The following is another excellent excerpt from the cover of the September 21 – September 27, 2015 issue of Bloomberg Businessweek on page 54 written by Liam Vaughan and Gavin Finch titled “Was Tom Hayes in Charge of a $350 Trillion Conspiracy? Or Just Taking the Fall For One” and online titled “Was Tom Hayes Running the Biggest Conspiracy in History?” and I quote:
“On May 26, 2015, seven years after investigations began, the first individual to face trial for rigging Libor walked nervously past a packed gallery and took his seat in Court Two of Southwark Crown Court, an austere brown-brick cube on the bank of the River Thames. Dressed in chinos, a black sweater, and wearing no tie, his blond hair atypically neat, Hayes looked meek—and not at all like the aggressive bully the prosecution wanted to portray. His mother looked on from a reserved seat among the press pack.
The jury, seven men and five women, was told about Hayes’s Asperger’s diagnosis early in the proceedings. The disorder didn’t affect his ability to distinguish between honest and dishonest acts, the judge said, but might help explain the brusque nature of his answers. Because of his condition, Hayes was allowed to sit behind a desk with his legal team rather than alone in the dock, an enclosed glass box in the center of the courtroom. Next to him throughout the trial was an intermediary whose role was to monitor Hayes for signs of stress and who would mouth “calm down” when he became irate, which often included shaking his head wildly and scribbling notes to his lawyers.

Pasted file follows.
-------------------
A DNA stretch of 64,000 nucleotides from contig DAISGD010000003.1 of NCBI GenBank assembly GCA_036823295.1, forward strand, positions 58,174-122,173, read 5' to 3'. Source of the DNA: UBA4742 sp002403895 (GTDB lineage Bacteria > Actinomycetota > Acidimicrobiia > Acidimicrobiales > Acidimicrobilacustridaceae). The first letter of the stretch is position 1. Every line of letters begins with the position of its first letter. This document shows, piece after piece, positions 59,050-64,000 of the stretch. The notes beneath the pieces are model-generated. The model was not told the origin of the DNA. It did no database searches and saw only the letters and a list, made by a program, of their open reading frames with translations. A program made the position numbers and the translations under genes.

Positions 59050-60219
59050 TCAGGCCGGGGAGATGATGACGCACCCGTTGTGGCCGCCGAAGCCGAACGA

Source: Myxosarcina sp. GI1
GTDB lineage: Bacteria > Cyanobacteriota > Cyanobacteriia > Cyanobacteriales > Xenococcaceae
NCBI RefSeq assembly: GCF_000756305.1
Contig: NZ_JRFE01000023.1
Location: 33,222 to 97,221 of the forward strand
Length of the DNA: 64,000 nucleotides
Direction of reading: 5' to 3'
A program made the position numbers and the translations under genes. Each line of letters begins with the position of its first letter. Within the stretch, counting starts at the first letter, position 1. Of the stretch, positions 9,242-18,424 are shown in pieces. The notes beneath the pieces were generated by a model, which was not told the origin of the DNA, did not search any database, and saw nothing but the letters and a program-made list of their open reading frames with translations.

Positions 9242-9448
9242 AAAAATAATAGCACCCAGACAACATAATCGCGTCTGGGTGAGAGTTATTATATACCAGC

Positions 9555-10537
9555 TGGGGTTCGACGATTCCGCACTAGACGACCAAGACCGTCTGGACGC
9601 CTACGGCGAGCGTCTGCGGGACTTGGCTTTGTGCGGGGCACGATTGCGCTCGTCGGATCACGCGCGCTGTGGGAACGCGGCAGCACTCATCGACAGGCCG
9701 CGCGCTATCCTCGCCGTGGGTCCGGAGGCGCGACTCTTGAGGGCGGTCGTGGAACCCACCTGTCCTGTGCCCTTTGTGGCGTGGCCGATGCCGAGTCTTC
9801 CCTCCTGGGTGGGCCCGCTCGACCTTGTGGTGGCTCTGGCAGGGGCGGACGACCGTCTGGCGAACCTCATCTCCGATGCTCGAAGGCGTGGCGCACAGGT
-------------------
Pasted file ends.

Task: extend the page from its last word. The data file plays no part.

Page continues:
The SFO’s chief prosecutor, Mukul Chawla, an amiable bear of a man in a black robe, with a mane of silver hair and an e-cigarette he chugged on during breaks, presented the case against Hayes in measured tones. “You may think, having heard the evidence, that here the motive was a simple one,” Chawla said during his opening. “It was greed. Mr. Hayes’s desire was to earn and to make as much money as he could. The more that he earned for his employers, the more they would value his services and inevitably, he hoped, the more that they would pay him.”
There was no disputing what Hayes had done, but to get convictions, Chawla needed to demonstrate that he knew what he was doing was dishonest. The prosecutor’s greatest weapons were the trader’s own words.
“I knew that, you know, I probably shouldn’t do it,” Hayes said in one 2013 interview with the SFO, played at high enough volume through the court’s speakers that they started to distort. “But, like I said, I was participating in an industrywide practice that predated my arrival at UBS and postdated my departure.”
When it was Hayes’s turn on the stand, he disavowed the SFO interviews, claiming he’d exaggerated his culpability to make sure he would be charged in the U.K. During two weeks of testimony, Hayes argued that he wasn’t dishonest because the practice of trying to influence Libor was so common across the industry he had no idea it was wrong. His counsel backed up his claims with documents showing managers at UBS encouraging his behavior, and the BBA sanctioning lowballing during the crisis.
At one point Hayes broke down in tears. “I don’t think I’ve done anything,” he said, looking to his wife in the gallery, her blonde hair tied neatly back and her hands clasped in her lap. She nodded back in support.